• Pearson: 59 (59 in all subscores)
  • BrunELT: 63% (min 55% in all areas)
  • TOEFL: 90 (min R18, L17, S20, W17)  

You can find out more about the qualifications we accept on our English Language Requirements page.

Should you wish to take a pre-sessional English course to improve your English prior to starting your degree course, you must sit the test at an approved SELT provider for the same reason. We offer our own BrunELT English test and have pre-sessional English language courses for students who do not meet requirements or who wish to improve their English. You can find out more information on English courses and test options through our Brunel Language Centre.

Please check our Admissions pages for more information on other factors we use to assess applicants. This information is for guidance only and each application is assessed on a case-by-case basis. Entry requirements are subject to review, and may change.

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Fees and funding

2024/5 entry


£9,250 full-time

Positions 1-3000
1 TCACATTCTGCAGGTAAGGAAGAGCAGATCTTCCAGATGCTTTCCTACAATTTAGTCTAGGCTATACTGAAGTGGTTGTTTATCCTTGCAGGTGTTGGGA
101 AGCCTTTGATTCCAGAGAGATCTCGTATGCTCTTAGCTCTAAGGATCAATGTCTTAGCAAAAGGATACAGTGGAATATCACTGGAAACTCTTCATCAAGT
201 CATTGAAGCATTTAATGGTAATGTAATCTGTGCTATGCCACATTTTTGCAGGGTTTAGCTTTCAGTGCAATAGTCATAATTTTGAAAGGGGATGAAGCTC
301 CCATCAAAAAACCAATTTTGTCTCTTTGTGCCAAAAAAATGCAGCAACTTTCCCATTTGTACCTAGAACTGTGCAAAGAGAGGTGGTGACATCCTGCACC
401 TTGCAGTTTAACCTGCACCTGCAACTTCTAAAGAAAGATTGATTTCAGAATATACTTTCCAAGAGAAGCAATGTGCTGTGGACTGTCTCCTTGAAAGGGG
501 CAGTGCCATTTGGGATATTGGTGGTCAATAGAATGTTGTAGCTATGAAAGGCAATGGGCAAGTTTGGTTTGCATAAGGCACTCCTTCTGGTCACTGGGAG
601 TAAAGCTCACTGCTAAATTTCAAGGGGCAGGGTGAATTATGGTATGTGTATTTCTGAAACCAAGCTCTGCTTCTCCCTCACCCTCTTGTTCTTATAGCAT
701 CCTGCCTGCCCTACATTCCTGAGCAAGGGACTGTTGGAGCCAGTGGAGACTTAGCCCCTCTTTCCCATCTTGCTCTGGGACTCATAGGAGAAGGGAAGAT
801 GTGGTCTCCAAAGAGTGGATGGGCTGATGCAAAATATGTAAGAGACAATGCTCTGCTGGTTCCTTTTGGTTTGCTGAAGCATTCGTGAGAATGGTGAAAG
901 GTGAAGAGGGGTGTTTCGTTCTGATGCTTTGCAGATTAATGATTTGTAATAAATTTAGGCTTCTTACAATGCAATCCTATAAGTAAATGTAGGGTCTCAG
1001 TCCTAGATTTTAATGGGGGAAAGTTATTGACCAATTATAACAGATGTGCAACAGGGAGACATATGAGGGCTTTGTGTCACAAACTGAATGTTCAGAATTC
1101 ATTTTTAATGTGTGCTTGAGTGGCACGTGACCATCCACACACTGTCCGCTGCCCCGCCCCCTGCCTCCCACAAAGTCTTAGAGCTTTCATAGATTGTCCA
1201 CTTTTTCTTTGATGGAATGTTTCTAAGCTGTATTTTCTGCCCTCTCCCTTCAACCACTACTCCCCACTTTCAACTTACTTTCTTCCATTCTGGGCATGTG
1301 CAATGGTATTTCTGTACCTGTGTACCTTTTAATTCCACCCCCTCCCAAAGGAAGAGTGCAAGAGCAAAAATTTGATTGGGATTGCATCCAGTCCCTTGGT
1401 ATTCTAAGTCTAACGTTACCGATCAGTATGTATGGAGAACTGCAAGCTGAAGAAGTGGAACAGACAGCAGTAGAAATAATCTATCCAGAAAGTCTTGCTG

£1,385 placement year


£19,430 full-time

£1,385 placement year

Fees quoted are per year and may be subject to an annual increase. Home undergraduate student fees are regulated and are currently capped at £9,250 per year; any changes will be subject to changes in government policy. International fees will increase annually, by no more than 5% or RPI (Retail Price Index), whichever is the greater.

More information on any additional course-related costs.

See our fees and funding page for full details of undergraduate scholarships available to Brunel applicants.

Please refer to the scholarships pages to view discounts available to eligible EU undergraduate applicants.

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Teaching and Learning

You’ll learn in lectures (main classes) and seminars (smaller classes focussed on exchanging ideas) by academic staff who are internationally known for publishing research on a number of history topics, which helps to keep what they teach you cutting edge and up-to-date. Independent study throughout your degree is also crucial.

As active historians, their expertise will be invaluable when you come to do your own research, and you’ll be encouraged throughout your course to develop your own skills in recovering and interpreting historic evidence.

Should you need any non-academic support during your time at Brunel, the Student Support and Welfare Team are here to help.

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Assessment and feedback

You’ll be assessed by a combination of coursework and time-limited assessments, but most of your time will be spent in private study and reading. In your final year you will produce a final dissertation on a subject of your choice under the guidance of a dissertation supervisor.

Read our guide on how to avoid plagiarism in your assessments at Brunel.